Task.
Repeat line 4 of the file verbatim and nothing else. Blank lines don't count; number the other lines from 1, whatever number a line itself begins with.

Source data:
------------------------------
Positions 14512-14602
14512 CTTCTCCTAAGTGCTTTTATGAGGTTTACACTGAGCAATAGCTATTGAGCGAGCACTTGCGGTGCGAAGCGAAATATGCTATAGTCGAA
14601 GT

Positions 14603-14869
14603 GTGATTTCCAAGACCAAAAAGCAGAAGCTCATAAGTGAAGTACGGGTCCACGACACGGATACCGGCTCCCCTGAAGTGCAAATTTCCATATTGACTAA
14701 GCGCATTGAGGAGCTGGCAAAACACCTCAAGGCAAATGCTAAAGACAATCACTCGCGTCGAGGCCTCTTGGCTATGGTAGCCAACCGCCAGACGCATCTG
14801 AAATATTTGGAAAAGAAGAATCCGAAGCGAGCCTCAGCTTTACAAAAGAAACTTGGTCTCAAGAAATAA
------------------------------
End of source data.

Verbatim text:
Positions 14603-14869